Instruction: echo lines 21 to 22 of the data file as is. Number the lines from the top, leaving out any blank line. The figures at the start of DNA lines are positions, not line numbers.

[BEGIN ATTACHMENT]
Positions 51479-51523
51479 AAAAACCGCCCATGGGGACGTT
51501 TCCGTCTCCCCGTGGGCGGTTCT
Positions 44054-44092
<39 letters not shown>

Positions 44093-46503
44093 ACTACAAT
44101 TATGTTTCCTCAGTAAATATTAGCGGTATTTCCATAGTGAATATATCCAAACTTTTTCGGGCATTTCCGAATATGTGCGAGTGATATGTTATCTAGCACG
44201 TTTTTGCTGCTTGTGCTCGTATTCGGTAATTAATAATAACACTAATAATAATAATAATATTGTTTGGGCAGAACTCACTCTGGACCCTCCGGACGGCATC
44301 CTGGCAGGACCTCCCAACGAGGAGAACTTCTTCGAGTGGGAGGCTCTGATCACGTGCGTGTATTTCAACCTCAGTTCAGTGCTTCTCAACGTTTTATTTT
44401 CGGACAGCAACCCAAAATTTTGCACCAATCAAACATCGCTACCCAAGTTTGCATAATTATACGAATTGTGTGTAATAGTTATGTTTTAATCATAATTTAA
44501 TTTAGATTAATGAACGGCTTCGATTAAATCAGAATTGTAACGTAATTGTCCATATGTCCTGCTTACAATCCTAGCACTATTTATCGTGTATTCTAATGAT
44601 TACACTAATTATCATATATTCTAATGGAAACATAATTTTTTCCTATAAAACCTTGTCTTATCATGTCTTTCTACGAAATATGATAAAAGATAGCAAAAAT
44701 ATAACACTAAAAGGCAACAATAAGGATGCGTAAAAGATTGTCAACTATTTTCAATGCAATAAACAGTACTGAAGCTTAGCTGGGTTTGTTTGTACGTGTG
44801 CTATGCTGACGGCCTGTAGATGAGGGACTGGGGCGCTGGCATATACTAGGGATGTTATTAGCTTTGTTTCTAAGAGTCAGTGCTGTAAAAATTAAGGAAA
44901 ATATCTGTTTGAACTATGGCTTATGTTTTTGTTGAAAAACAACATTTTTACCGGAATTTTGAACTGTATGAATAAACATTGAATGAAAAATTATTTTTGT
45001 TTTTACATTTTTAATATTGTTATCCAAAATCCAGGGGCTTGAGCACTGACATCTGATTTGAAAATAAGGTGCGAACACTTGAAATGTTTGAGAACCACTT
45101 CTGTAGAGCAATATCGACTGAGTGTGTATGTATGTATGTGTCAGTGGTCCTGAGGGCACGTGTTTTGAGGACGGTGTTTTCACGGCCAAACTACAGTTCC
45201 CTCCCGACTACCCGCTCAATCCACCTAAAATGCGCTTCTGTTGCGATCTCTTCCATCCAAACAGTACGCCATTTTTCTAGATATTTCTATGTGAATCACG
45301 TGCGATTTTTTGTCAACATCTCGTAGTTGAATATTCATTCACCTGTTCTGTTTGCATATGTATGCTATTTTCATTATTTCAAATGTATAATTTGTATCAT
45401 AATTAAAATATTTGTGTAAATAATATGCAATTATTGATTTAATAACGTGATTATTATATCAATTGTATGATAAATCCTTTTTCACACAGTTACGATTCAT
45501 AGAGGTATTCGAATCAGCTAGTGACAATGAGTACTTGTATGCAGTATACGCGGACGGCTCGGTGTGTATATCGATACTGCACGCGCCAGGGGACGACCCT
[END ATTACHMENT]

45401 AATTAAAATATTTGTGTAAATAATATGCAATTATTGATTTAATAACGTGATTATTATATCAATTGTATGATAAATCCTTTTTCACACAGTTACGATTCAT
45501 AGAGGTATTCGAATCAGCTAGTGACAATGAGTACTTGTATGCAGTATACGCGGACGGCTCGGTGTGTATATCGATACTGCACGCGCCAGGGGACGACCCT